Photo courtesy of Jefferson Union High School District
Jefferson Union High School District in Daly City opened 705 Serramonte in May 2022 with 122 apartments for teachers and other staff.

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Newly signed legislation loosening zoning requirements will soon make it easier for California school districts to build affordable housing for their teachers and other staff.

It is the latest in a series of bills passed by lawmakers over the last seven years to remove hurdles around building teacher housing. The new legislation, part of a suite of 41 housing bills signed by Gov. Gavin Newsom last week, will allow staff housing to be built on any property owned by a school district without requiring the district to request zoning changes from city or county officials.

It will be in effect from Jan. 1, 2024 to Jan. 1, 2033.

“Teachers and staff are leaving because the skyrocketing cost of living and stagnant salaries make it almost impossible to afford living in the communities where they teach,” said Assemblyman Richard Bloom, the author of the legislation. “We are hemorrhaging talented teachers, which ultimately negatively impacts the quality of a public education for our kids. We can do better. AB 2295 gives school districts an essential tool in addressing staffing challenges by utilizing properties they already own.”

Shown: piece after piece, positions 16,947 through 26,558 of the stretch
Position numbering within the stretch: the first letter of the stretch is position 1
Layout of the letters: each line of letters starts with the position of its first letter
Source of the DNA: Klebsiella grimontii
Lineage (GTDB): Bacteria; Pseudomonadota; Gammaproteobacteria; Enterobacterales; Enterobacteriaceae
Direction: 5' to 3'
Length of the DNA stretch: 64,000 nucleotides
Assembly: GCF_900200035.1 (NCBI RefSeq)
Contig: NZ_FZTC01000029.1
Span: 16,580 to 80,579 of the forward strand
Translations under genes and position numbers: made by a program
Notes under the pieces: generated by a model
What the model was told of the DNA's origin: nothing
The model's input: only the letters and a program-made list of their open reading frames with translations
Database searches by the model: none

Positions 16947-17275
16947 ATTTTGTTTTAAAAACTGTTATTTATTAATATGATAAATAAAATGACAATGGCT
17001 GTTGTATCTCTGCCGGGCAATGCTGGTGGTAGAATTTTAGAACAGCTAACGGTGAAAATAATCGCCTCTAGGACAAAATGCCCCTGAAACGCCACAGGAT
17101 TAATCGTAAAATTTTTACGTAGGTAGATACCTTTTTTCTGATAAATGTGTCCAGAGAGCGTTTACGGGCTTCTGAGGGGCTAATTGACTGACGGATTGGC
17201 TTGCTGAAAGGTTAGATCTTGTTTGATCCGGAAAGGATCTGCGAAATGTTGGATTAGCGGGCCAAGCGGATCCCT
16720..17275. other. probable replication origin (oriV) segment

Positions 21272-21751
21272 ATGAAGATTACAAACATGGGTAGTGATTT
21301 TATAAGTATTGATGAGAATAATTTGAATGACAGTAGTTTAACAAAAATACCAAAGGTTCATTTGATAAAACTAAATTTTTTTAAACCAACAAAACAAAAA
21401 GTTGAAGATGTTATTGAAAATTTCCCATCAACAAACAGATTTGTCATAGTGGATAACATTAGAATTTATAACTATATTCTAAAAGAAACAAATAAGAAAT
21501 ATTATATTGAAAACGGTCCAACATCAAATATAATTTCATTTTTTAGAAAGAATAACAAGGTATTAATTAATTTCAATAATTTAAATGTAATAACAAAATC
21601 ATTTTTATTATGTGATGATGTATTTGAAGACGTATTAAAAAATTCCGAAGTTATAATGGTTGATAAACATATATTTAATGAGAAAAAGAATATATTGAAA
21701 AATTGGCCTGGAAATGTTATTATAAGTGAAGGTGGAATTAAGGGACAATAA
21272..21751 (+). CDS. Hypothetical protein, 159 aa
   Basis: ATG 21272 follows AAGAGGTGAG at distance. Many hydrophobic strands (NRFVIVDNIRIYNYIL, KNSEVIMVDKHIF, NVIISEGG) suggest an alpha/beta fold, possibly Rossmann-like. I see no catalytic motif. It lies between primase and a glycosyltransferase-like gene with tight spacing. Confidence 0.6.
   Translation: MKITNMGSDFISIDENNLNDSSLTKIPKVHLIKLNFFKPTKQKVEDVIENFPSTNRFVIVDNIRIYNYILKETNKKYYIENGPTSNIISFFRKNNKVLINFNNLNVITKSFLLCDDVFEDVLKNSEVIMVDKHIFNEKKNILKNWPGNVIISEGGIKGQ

A 2021 joint study by the Center for Cities and Schools and the Terner Center for Housing Innovation at UC Berkeley, and CityLab at UCLA found that the state’s school districts own more than 150,000 acres of land and that 75,000 acres could be developed into affordable housing. At 30 units per acre there could be 2.3 million units of housing, according to the report.

There are workforce housing developments in Santa Clara, Los Angeles and Daly City, but more than 40 other districts are considering similar projects, according to the report.

The added flexibility comes with restrictions. The project must have at least 10 housing units and be on a vacant parcel in an area that is already largely developed. It also must be adjacent to a parcel zoned residential.

These housing projects also will be exempt from some federal and state requirements governing the construction and sale of school property, although local building requirements and design standards will still apply as long as they don’t conflict with the housing density and 30-foot height permitted by the bill.

The law is meant to keep city and county governments from putting up roadblocks to new projects by adding restrictions over and above the standard zoning, said Troy Flint, spokesman for the California School Boards Association, which co-sponsored the legislation. The bill was signed by Newsom Wednesday.